How someone feels after a work out is also a crucial part of the puzzle. If Jane Doe feels great and thinks “Man, that was awesome! I’m so glad I did it!”, BOOM, dopamine floods the brain. This increases the chances that Jane will come back, and perform well next time. Her perception of the costs and benefits related to training are shaping her brain’s feedback loop. In Jane Does’ case, she’s creating a positive feedback loop, while her husband John is continuing to flood his brain with negative thoughts.

Something to think about:

How are your athletes ending their training? Are they complaining about how hard it was? Or are they leaving in high spirits?

What’s more important is what you are doing as a coach. Are you praising their effort, focus, etc.? Or are you letting them leave discouraged and unmotivated?

There are many things you can do to help your athletes leave on a high note. Examples include: hard yet doable finishers, talking to them about their progress, getting to know them better, etc.


  1. The High-Low Model & HRV

The principles for this model are quite simple. A good training week should include no more than three high intensity days, with four lower intensity days mixed in. How to organize this, will vary from person to person. If you’re involved in team sports, chances are your schedule is decided for you.  You’ll have to do your best to help mitigate some of your team training demands, utilizing recovery protocols, nutrition and sleep.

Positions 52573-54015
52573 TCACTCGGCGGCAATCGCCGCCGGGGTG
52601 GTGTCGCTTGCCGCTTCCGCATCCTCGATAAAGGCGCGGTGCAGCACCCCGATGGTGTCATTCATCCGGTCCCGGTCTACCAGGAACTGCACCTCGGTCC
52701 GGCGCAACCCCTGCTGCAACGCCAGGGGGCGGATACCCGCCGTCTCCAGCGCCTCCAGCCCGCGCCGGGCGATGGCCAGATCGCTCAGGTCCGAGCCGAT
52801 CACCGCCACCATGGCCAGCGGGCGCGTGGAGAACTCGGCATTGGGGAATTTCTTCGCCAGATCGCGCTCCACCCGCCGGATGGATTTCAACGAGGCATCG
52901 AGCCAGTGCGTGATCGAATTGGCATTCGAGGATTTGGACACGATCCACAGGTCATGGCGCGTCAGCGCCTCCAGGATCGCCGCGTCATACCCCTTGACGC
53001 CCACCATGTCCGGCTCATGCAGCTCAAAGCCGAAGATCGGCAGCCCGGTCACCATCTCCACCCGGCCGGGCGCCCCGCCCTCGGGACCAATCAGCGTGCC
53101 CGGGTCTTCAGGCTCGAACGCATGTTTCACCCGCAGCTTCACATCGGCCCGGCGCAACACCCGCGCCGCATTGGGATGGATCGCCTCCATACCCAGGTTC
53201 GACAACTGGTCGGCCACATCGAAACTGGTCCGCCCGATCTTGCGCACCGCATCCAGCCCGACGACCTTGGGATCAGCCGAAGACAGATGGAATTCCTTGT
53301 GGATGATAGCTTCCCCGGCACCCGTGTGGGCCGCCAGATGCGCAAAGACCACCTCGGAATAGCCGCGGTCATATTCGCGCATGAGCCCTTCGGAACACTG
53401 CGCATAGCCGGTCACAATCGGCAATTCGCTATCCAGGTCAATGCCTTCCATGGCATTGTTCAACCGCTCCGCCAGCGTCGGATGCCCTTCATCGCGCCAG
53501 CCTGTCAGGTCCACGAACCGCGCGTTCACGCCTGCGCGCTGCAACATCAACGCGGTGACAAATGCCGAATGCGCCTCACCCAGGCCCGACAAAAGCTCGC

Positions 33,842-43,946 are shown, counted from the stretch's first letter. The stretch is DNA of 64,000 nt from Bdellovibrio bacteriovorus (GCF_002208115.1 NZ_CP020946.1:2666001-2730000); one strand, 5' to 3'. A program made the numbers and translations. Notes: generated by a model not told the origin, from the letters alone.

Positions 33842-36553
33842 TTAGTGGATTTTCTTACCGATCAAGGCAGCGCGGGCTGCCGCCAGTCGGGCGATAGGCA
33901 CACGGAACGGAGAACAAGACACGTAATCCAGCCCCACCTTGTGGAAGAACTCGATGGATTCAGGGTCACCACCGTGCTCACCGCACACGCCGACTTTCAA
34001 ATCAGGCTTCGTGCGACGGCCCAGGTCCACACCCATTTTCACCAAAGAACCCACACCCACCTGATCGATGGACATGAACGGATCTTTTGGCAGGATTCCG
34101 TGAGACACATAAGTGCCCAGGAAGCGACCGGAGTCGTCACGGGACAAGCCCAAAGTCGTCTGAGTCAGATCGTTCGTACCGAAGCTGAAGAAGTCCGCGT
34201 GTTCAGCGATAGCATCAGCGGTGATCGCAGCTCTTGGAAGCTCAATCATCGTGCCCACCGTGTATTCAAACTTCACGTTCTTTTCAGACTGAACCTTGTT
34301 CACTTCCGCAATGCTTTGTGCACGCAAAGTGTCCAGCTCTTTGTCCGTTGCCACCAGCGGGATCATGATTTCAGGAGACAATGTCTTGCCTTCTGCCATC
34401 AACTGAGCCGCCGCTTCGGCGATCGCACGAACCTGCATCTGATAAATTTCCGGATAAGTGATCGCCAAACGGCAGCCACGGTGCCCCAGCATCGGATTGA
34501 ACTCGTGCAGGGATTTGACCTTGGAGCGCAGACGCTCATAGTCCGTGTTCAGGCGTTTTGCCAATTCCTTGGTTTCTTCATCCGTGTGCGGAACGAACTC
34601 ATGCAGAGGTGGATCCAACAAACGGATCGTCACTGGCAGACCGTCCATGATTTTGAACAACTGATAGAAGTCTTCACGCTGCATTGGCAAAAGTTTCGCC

If you have some flexibility in your schedule, I would purchase an HRV monitor. Once you start using the monitor consistently, you’ll be able to adjust your program based on your daily reading. HRV stands for heart rate variability, which is a measure of variation in the time interval between heartbeats. HRV is an indicator of your aerobic fitness and how your body is responding to all types of stress. The more variation you have in between heartbeats, the better your system is doing.

There are a few different HRV apps and monitors you can use (BioForceIthleteOmegaWave, etc.). If you’re willing to spend the money, there isn’t a better tool on the market for monitoring your overall health.

If you can’t cut it right now, an alternative would be to measure your resting heart rate (RHR) every morning a few minutes after you wake up. After you’ve measured it consistently for ~3-4 weeks you’ll have a pretty solid idea of what your trend is. The trick is to measure it at a consistent time upon waking up. No matter what time I wake up, I’ll measure my RHR within 15 minutes.

Once you gather some data, you’ll be able to see what is considered normal and where your extremes are. You can then adjust your high/low training days based on your RHR. If you’re under a lot of stress, and your RHR is higher than normal, make it a low intensity day. If you wake up with an average or lower RHR, then have at it. The nice thing about this technique is it’s objective, no matter how you feel, you won’t be able to fight how your system is functioning. If you’re RHR is consistently high, it means you’re not doing your part in the recovery and nutritional categories.

If you want to learn more about HRV and Joel’s stuff head here. Other great resources for similar articles are ethoscolorado.com and roguedenver.com.

By Stephanie Rose Zoccatelli.